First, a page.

I saw this film on video in 1991 after being stunned by the vitriolic nature of its reviews. I, at that time, hadn't read the book and concluded that the critics had totally over reacted. A friend gave me their battered copy of the book in 1996, by which time I'd forgotten the basic plot of the film. I read the book and totally enjoyed it. I then watched the film again and suddenly I fully understood why the reviews had been so hateful.

The novel is a bitter satire on greed, racism and social values during the late eighties. The key word here is - bitter - because the film was a much more sunny, almost happy, comedy on a similar theme. De Palma through awful casting and, almost certainly, pressure from the studio managed to lose the whole spirit and integrity of Tom Wolfe's novel. The influence and desires of Hollywood had conspired to take away everything that was edgy. Instead they managed to Hollywood-ise Wolfe's brilliant novel - for example, in the novel Sherman McCoy is found guilty, in the film he is acquitted. The critics, not surprisingly, decided to focus on this dumbing down and hence the over the top reviews.

In cinematic terms, and with no knowledge of the subject matter, Bonfire of the Vanities is not a bad film, but with knowledge of the book it's unequivocally the worst adaptation ever made.

Snatch (2000)
1 out of 2 people found the following review useful:
Lock, Stock and not much else, 18 July 2001

Guy Ritchie is a tremendous visual director, but someone needs to teach him how to tell a story. Snatch is a shallow, undisciplined, poorly structured piece of work. Undeniably, its very entertaining but a little more substance is needed in order to make great cinema and Snatch does not provide it.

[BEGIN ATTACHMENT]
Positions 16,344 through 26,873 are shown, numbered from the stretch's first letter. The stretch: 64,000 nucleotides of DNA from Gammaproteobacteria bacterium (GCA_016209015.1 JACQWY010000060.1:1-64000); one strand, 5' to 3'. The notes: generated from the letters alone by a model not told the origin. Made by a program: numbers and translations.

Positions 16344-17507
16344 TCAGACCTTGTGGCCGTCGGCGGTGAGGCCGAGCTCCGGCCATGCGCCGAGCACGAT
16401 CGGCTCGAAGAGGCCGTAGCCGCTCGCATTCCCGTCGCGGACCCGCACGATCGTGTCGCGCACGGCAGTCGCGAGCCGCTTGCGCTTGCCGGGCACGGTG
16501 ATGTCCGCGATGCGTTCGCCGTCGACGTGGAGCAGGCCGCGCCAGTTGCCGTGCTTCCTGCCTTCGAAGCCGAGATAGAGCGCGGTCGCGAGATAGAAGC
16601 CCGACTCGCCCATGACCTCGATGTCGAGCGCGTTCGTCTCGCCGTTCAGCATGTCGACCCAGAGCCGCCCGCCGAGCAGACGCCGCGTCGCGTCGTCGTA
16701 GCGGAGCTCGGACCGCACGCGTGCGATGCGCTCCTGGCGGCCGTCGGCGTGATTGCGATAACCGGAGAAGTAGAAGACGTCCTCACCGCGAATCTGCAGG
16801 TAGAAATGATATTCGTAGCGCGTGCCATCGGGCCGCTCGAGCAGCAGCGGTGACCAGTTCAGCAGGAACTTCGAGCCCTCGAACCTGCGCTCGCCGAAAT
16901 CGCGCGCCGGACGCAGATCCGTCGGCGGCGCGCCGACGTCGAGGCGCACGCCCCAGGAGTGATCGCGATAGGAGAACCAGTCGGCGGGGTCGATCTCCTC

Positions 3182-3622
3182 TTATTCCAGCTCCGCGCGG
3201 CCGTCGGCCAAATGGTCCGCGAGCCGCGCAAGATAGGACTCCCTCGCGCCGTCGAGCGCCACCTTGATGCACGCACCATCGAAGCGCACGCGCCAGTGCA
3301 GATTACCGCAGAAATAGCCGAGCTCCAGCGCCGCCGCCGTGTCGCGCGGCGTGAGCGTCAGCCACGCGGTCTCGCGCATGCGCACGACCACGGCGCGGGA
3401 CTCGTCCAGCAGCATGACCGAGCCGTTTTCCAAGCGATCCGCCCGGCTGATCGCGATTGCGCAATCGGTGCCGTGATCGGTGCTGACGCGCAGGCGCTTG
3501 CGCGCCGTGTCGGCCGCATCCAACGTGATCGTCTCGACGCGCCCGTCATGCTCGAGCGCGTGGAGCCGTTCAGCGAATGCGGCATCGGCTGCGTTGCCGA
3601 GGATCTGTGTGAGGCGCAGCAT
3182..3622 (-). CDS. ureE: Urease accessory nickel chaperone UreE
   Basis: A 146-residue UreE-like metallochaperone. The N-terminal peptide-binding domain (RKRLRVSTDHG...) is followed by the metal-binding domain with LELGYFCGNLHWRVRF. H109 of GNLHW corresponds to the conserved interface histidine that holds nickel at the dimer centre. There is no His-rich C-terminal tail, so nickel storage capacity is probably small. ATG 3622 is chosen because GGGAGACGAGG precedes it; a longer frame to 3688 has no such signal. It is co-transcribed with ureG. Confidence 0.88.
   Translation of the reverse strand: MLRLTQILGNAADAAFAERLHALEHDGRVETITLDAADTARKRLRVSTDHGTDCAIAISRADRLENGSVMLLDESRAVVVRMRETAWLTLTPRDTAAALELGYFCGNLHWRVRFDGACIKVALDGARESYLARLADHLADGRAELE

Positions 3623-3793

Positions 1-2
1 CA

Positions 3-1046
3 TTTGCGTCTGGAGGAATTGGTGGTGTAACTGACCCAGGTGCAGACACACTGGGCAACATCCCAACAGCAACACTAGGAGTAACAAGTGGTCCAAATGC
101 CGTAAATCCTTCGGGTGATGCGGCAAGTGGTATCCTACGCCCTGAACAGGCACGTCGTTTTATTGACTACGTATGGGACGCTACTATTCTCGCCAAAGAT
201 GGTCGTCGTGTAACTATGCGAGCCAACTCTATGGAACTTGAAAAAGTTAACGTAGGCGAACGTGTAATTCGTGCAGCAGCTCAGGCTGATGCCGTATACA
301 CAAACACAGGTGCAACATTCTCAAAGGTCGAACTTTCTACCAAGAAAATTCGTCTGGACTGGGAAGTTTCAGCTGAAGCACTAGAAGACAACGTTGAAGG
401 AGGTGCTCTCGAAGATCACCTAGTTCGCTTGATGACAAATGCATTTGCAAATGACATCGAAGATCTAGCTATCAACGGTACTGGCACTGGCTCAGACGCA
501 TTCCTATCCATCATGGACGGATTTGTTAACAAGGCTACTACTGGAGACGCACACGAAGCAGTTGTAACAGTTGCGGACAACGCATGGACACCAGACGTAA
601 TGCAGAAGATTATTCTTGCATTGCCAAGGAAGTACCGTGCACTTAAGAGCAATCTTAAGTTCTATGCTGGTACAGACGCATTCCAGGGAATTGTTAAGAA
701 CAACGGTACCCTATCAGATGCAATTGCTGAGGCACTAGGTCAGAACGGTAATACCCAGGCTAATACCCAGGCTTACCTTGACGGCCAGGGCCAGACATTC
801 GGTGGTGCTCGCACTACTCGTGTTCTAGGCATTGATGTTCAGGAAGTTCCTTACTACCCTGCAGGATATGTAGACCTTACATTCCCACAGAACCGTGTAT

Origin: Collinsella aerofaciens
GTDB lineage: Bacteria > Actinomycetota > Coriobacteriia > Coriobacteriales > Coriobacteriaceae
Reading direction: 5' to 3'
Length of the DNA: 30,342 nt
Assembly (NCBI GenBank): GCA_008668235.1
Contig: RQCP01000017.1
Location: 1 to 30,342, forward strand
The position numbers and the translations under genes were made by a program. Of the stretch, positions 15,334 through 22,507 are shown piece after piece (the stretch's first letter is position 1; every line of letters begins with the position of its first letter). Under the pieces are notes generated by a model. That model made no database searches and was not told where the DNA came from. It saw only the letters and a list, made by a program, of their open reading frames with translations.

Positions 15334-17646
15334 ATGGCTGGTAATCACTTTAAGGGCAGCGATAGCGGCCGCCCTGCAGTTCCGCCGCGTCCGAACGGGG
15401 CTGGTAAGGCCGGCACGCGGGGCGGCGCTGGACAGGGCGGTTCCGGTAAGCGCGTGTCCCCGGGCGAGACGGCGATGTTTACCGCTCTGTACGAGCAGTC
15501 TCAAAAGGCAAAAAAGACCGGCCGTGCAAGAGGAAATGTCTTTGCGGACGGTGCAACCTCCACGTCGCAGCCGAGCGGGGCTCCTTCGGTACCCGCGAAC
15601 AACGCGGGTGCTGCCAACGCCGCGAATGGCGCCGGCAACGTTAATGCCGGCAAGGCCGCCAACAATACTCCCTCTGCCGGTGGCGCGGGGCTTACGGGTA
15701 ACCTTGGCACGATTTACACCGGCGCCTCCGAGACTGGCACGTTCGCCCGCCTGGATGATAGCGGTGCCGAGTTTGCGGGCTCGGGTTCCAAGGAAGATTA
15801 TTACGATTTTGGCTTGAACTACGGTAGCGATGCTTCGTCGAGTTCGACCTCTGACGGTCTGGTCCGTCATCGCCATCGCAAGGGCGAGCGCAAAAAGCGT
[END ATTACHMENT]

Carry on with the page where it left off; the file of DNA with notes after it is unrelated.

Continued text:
The film is so unstructured that even the trailer and the video description fail to accurately synopsise this music video of a film. If you are a product of the MTV generation and have little more than a three-second attention span then you'll probably like it, but I couldn't possibly sit through it again because there cannot be anything more for me to see.

Like Lock, Stock this film is a classic triumph of style over substance and like Lock, Stock it left me feeling like I'd seen the work of an adolescent schoolboy. Snatch was ultimately frustrating in that - not unlike Pulp Fiction - it presented a number of great ideas that in themselves would have made good films but failed to adequately explore any one idea to a fulfilling conclusion.

On the positive side, I liked Jason Statham's performance and I particularly like his real life girlfriend. Brad Pitt was a revelation as the totally incoherent "One punch" Mickey and the comedic aspects of the film worked very well. The plotting, however, though initially fairly tight developed into little more than a series of sketches based upon the loose theme of the stolen diamonds. Hence, my feeling that I was watching an immature piece of work. A less visual and more plot driven director could have made Snatch into a funny yet gritty drama on the pursuit of the diamonds by the various criminal elements. Instead we're given a hotchpotch of, funny, but loose ideas and very, very violent sketches giving an overall impression that's massively different from the impression we're given from the trailer. I found it very disappointing.

I have to apologise to all the people who have written positive comments on this film and also to instruct the bloke who's seen it sixteen times to get a life, but the movie Snatch has much less to it than meets the eye.